Sunday December 06, 2015
- An article about “A Charlie Brown Christmas”? I'm there. An article about Willie Mays? I'm there. An article about how Willie Mays helped make “A Charlie Brown Christmas a reality? I'm in heaven.
- I knew that Curt Swan was the illustrator for Superman comic books from the 1950s to the 1970s. I just didn't know he was from Minneapolis.
- Michael Lewis on what happens when Hollywood wants to make a movie of your book—”The Big Short“ version.
- The above in Vanity Fair led me to the 1996 VF article by Marie Brenner, ”The Man Who Knew Too Much,“ about Jeffrey Wigand, which led to the 1999 Michael Mann movie, ”The Insider.“ I've seen ”The Insider“ a dozen times but had never read the article. Rectified.
- According to Frank Bruni, talking to some GOP insiders, Ted Cruz is really, really, really, really, really really disliked.
- From the New York Times: The 100 Notable Books of 2015. I've read approximately ... half. Of one. I.e., I read half of ”Between the World and Me,“ by Ta-Nahesi Coates and wasn't impressed and stopped. I know: I'm in the minority there.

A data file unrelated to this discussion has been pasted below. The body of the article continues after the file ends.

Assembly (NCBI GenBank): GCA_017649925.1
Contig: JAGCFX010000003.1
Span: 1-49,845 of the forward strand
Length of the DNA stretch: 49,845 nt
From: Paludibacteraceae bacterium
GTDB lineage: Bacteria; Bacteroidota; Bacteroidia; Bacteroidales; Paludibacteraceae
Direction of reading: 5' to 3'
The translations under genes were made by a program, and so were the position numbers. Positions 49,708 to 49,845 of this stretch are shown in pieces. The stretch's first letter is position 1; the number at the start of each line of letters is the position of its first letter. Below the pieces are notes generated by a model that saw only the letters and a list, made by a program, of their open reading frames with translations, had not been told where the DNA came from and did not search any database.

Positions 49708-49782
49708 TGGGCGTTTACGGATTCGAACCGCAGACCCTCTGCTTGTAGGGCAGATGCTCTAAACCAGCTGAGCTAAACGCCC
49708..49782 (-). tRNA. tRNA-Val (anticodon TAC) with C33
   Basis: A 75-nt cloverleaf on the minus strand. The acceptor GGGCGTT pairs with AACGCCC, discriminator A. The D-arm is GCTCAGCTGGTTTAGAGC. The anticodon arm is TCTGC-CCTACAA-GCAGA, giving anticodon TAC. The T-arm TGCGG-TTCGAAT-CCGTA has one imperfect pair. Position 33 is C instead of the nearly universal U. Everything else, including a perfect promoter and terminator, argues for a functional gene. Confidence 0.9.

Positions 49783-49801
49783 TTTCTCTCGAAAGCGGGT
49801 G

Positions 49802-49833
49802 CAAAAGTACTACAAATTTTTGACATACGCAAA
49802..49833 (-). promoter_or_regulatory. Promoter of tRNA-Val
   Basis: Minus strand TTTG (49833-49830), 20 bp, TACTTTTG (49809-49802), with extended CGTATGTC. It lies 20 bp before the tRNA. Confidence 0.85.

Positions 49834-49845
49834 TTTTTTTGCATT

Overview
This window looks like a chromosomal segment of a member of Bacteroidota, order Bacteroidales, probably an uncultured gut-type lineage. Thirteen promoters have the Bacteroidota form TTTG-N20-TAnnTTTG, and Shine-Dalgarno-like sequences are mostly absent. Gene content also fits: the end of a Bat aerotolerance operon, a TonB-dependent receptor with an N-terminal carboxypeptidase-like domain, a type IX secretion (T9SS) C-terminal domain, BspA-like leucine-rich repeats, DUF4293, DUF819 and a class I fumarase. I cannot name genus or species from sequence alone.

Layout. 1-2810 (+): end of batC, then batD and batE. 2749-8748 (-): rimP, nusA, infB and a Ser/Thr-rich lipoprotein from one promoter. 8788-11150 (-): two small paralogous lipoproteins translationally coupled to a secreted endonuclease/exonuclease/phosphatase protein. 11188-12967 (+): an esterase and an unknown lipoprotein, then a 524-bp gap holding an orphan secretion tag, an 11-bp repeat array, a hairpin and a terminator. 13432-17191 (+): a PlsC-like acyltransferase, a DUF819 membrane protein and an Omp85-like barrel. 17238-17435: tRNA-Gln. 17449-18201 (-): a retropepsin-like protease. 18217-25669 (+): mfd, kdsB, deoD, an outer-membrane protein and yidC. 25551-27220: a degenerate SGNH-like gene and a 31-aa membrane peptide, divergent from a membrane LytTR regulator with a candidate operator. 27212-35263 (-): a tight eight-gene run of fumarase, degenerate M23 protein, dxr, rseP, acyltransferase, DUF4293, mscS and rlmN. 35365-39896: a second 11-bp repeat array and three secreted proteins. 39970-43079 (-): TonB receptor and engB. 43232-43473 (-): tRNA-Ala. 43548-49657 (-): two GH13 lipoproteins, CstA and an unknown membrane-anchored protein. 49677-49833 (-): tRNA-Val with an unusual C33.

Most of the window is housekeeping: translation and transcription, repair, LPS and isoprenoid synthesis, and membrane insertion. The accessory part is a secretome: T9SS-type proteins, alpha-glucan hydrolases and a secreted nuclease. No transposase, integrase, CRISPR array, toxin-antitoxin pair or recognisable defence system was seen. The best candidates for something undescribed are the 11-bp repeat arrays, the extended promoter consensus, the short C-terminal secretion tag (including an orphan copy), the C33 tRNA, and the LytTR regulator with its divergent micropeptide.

- One of my favorite recent Q&As: with Bob Mankoff, the New Yorker's cartoon editor.
- Evan Osnos' article on Marco Rubio, ”The Opportunist,“ is well-titled. The guy seems like a shit. But a very likeable shit. (Cf. Ted Cruz.)
- Meanwhile, I tend to think Dr. Ben Carson isn't all there.
- Finally, listen to my man Rick Perlstein on the history of political lies, and that brief shining moment in the early 1970s when the press held everyone accountable. What happened? Nixon, Agnew and Reagan happened. Key quote: ”Once the press came to believe that their job was not to say, 'This is a lie, this is the truth,' but 'We have to be balanced between two ideological factions'? That structurally advantaged the side that was more willing to lie."